Her Campus Logo Her Campus Logo
This article is written by a student writer from the Her Campus at DePaul chapter.

This fall is different from any other we have experienced so far. The unique thing about right now is that everyone has gone through some sort of change as a result of this pandemic, no matter how big or small. For me at least, spending so much time alone with myself over the past 6 months or so has led to a lot of introspection. 

I am the kind of person that tries to keep myself busy enough to avoid thinking too much, and when everything came screeching to a halt I found myself facing a lot of unprocessed emotions that had been put on hold. Poetry and music helped me navigate these feelings, reminding me how deep emotions run, their versatility, and what it takes to put them into words.

Now, six months later, I want to highlight some of my favorite poetic tracks for a reflective and introspective fall — music to soothe your soul, to remind you to feel deeply and unapologetically. 

I hope these tracks touch you in some way, that they remind you of a loved one, a treasured memory, a battle overcome. If anything at all, I hope it makes your fall morning walk a little bit nicer. 

Person in Blue Jeans and Pair of Blue Sneakers

Track 1: “A Sunday Kind of Love” by Etta James

Oh Etta James, what an incredible artist. This song is about longing for a long-term relationship, the kind that’s sweet and easygoing, much like a Sunday. 

There’s a certain kind of comfort associated with Sunday, and I love how she uses the connotations of the days of the week to describe the love she seeks. A love that, “lasts past Saturday night,” when the fun is over and it’s time to reset for the week ahead — someone to plan ahead with, to stick it out through thick and thin. 

For me, this song makes me feel all the good parts of being in love. It reminds me of the lazy days, the ones spent cozy and content with just being in each other’s presence. What better way to start off than with that warm, fuzzy feeling?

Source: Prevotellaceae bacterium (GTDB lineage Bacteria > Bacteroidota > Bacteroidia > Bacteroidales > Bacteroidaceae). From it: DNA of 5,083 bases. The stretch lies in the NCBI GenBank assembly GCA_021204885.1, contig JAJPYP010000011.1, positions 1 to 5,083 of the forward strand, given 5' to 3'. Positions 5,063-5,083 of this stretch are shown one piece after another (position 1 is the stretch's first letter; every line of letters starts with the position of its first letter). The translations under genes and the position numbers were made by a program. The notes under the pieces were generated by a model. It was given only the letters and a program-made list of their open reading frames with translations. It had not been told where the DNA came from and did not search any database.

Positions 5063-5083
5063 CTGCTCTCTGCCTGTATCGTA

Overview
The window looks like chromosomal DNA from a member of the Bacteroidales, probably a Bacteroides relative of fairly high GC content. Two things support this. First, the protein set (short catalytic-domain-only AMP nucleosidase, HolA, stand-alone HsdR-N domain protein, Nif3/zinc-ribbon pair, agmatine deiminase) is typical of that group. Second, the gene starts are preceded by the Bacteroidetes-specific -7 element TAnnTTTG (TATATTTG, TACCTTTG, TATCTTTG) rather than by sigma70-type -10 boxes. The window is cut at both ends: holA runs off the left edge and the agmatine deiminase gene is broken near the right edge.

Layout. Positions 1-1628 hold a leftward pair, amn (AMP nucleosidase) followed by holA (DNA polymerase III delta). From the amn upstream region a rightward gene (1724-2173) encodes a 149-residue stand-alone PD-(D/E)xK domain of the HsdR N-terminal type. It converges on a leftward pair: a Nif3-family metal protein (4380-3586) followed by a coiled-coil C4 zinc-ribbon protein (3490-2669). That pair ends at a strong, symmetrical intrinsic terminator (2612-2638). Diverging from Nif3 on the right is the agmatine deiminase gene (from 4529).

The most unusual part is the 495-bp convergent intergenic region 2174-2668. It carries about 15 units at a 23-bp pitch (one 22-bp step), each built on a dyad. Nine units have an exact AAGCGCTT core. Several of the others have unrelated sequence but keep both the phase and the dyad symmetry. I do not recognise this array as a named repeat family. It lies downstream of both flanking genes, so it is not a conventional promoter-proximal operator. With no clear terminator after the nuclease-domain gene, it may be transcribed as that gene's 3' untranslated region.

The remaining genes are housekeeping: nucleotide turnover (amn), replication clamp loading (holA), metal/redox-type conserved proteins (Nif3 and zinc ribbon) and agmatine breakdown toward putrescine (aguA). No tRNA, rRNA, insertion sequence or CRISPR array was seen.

Valentin Antonucci

Track 2: “Black Dog” by Arlo Parks

Arlo Parks is simply beautiful. Her music is full of love in many forms, and “Black Dog” is a wonderful example of this.

This song is about her attempts to help a friend who has depression through a rough patch. What makes this song stick with me is how earnestly she expresses care for her friend in its purest forms. Her gentle persistence throughout the song, saying, “I would do anything to get you out your room” makes my heart happy. 

I think a lot of people don’t know how to help those with mental illnesses like depression. Sometimes it helps just to have someone show they care because it’s the little things that matter most. 

The simple joy that comes from the offer, “let’s go to the corner store and buy some fruit,” alone makes me love this song like I love the friend that knows me best. That friend lives quite far now and we don’t get to talk much, but a conversation with her feels like pressing a reset button. For me, this song feels like the special kind of comfort that comes with being truly seen and heard by someone close to you.

Track 3: “Party of One” by Brandi Carlile

Whew, this song has a lot to unpack. It is complex, extraordinary, and it’s a story of an aching heart and soul. Brandi Carlile, accompanied by Sam Smith on this song, is an incredible lyricist that doesn’t hold back. This raw track details the pain and heartache of the lows in a relationship. 

Specifically, Carlile and Smith wrote this song about the specific struggles of same-sex relationships with the heavyweight of having to “fight for the right” to be with someone, but still facing the same hardships of any relationship.

In a general sense, it is a song about the tides of immense love and exhaustion. Being in a long-distance relationship myself, this is a song that really makes me think about my own love. The repeated line throughout the song, “I am tired, I am yours,” pulls together her love for her partner, while simultaneously unraveling her will to fight for the relationship.


couple wrapped in Pride flag
Samantha Hurley from Burst

Track 4: “Walden Pond” by Atta Boy